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Hi, I've also been researching the role of hormones, and found Rhonda Voskuhl's trial with estriol, which I thought was really interesting.

In the course of this I came across an idea which I found fascinating and promising (although I must admit that I have let it slip recently, but that's only because I've been feeling so good with the Jelinek Program):

There is a style of yoga which is called hormone yoga, it was developed by a Brazilian lady namend Dina Rodrigues, and it is fairly easy to learn. It combines Hatha yoga with some aspects of Kundalini yoga, which activates glands, and the results presented are quite convincing, both in case of menopausal distress and in fertility issues.

And the results are tangible and measurable, too, that is, it seems to actually be possible to raise estrogene levels naturally. This leads me to believe that it might actually be possible to achieve naturally what Rhonda Voskuhl is trying to do medically.

I know this may sound a bit loopy, but I think it isn't. So I would invite the womenfolk here to investigate if this might be an interesting addition to their wellness programme...

Dinah Rodrigues's web address is http://www.dinahrodrigues.com.br/yoga/default.htm, and there is even a book out there (in German), which is available via amazon.

Be well,

Hi to all the "girls" around and of course to Björn, James and other interested guys ;)

Tanja's post about hormon yoga and how to raise hormone levels naturally and thereby help with MS is interesting and promising.

I personally belong to the group where the ratio between estrogene and progesterone is wrong (like in many perinmenopausal women). In my case, the estrogene is too high compared to the progesterone. So, hormon yoga would be counterproductive for ME as it boots the estrogene levels. Later down the road - after having reached the real menopause with a stop of memstruation - this will be different :? .
Right now, I am doing fairly well with bioidentical progesterone to get my ratio more balanced. And I don't know of any other natural way to boost progesterone levels except for drinking special teas, eating loads of pineapple and staying away from food and drinks (alcohol and coffee ;) ) which raise the estrogene levels.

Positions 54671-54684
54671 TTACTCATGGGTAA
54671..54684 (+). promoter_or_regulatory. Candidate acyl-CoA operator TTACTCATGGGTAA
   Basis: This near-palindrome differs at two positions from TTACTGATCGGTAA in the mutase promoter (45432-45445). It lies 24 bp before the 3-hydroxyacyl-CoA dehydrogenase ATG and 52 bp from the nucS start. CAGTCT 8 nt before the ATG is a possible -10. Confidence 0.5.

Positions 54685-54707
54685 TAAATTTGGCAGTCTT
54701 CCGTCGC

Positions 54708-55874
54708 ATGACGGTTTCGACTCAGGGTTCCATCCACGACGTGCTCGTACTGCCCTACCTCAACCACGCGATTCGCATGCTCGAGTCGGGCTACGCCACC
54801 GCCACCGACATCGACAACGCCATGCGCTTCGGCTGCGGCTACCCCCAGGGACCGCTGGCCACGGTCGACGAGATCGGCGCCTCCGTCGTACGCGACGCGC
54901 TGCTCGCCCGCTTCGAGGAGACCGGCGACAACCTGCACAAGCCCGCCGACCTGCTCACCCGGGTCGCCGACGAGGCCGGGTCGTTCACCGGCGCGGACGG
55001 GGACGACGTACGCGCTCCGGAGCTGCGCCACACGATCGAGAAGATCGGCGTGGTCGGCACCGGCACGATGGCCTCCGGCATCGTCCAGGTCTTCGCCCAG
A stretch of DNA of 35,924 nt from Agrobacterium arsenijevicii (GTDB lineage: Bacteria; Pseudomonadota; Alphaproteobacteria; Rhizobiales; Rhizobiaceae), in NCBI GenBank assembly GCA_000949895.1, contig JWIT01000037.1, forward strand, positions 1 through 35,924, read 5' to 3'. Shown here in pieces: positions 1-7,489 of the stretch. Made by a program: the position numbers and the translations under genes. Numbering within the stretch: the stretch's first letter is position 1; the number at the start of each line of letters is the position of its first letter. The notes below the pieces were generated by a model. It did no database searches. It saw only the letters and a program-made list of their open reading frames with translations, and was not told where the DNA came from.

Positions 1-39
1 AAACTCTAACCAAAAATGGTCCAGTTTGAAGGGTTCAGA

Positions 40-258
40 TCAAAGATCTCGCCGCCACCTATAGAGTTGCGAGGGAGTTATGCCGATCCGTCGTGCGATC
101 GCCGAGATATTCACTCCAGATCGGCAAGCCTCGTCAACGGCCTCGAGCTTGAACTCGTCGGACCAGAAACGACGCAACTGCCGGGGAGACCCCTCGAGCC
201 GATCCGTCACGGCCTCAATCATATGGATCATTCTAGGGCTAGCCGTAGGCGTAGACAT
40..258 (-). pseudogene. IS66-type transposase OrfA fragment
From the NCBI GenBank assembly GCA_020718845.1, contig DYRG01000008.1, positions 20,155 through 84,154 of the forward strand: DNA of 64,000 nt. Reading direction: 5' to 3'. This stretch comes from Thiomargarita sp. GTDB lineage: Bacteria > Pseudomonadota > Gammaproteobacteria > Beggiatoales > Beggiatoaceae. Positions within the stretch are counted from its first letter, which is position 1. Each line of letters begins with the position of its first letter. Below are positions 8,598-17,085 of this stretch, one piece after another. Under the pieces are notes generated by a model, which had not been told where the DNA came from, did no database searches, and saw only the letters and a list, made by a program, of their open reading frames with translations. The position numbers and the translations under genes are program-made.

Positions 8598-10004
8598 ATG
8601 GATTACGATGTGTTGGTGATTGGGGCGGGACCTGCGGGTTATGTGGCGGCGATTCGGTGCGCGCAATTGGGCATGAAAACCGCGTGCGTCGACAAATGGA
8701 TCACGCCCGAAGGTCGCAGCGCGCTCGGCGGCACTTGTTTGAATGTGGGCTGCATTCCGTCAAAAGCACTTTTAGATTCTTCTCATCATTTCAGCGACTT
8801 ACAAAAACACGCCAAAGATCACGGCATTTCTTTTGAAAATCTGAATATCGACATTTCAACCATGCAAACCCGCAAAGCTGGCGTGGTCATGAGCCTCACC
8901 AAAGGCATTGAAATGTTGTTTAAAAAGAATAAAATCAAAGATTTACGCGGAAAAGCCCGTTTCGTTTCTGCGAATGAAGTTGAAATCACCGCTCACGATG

Looking forward to further discussion and new ideas on this topic in the forum ...

Take care everybody and have a lovely weekend

Pineapple, Ruth? What a fascinating idea! (I love pineapple!).

About hormone yoga: I'm not sure if it might not just *balance* hormones, not so much increase one specific hormone over another - I' think that it might be worth a try regardless. But I guess I'm not the one to preach, seeing that, sadly, I have neglected my hormone yoga for much too long...

Have a happy national day tomorrow (all ye Germans, that is...) ;-)

I am very interested in this topic as well. My last period was extremly and I was thinking about going on the pill again. I was on it for many years and had no problems. When I went off, I did not experience anything negative either. I am 43 and would go on a lower hormonal dose than I was on in my thirties. I have had Ms symtpoms for 22 years since age 21, and my symtpoms have been very mild. I am afraid though that they will become worse once I reach menopause...not sure of periomenopause.

If anyone has any information on how the birth control pill may or may not affect MS, I would love to hear about it. It didnt seem to affect me at all though. I was mostly on them to help with bad menstrual periods. Also, if anyone has reached menopause, what happenend with their MS symptoms....?? I think I talked to Rebecca briefly about this.
Hi NJ,
On hormones: I have noticed a definite change (back to "more normal", that is) in my periods ever since I started eating flax oil in earnest (20 ml a day at least, in addition to fish oil and fish). My period had changed after the birth of my second child 7 years ago, which happens to coincide with what in retrospect I can identify as my first MS symptoms (Lhermitte sign).

And seeing that flax oil contains all these interesting phytoestrogens, this might be more than coincidence or placebo!

I know that typically, soy is credited with giving (peri)menopausal relief, but I have discovered that soy exacerbates my symptoms, so I'll stick with the flax oil, myself. Takes a few months for it to kick in, but the trend is definitely there.

I'd also be interested to hear how people (of the female persuasion, that is...) here are approaching menopause - my suspicion is that we should all get off lightly because of our great nutrition - anybody disagree?



Flax oil huh? I just starting taking about 10 mls a day, maybe I will raise it to 20, but I just wasnt sure because I need to have more fish oil for the first nine months. So I was limiting my flax oil intake. My last period was horrible, such heavy bleeding...which I have always had, just this time, much worse. But I think it runs in my family. My sister also had the same problem, starting around my age. She went back on the pill to deal with it. If mine continues, I may have to...I dont think I could live with it indefinately...its that bad. But I will try the flax oil first to see if that helps. I was on birth control for many years without any problems, so I dont think it would affect me adveresly. I have very mild MS symptoms for 22 years and I was worried that when I enter peri or menopause, things might get worse as I have read may be the case with some women, although I do not know if it has been proven. I feel like something is protecting me because of my very mild symtpoms. I also hope though, that this diet will be enough so that if hormones is any issue, peri/menopause will not affect me.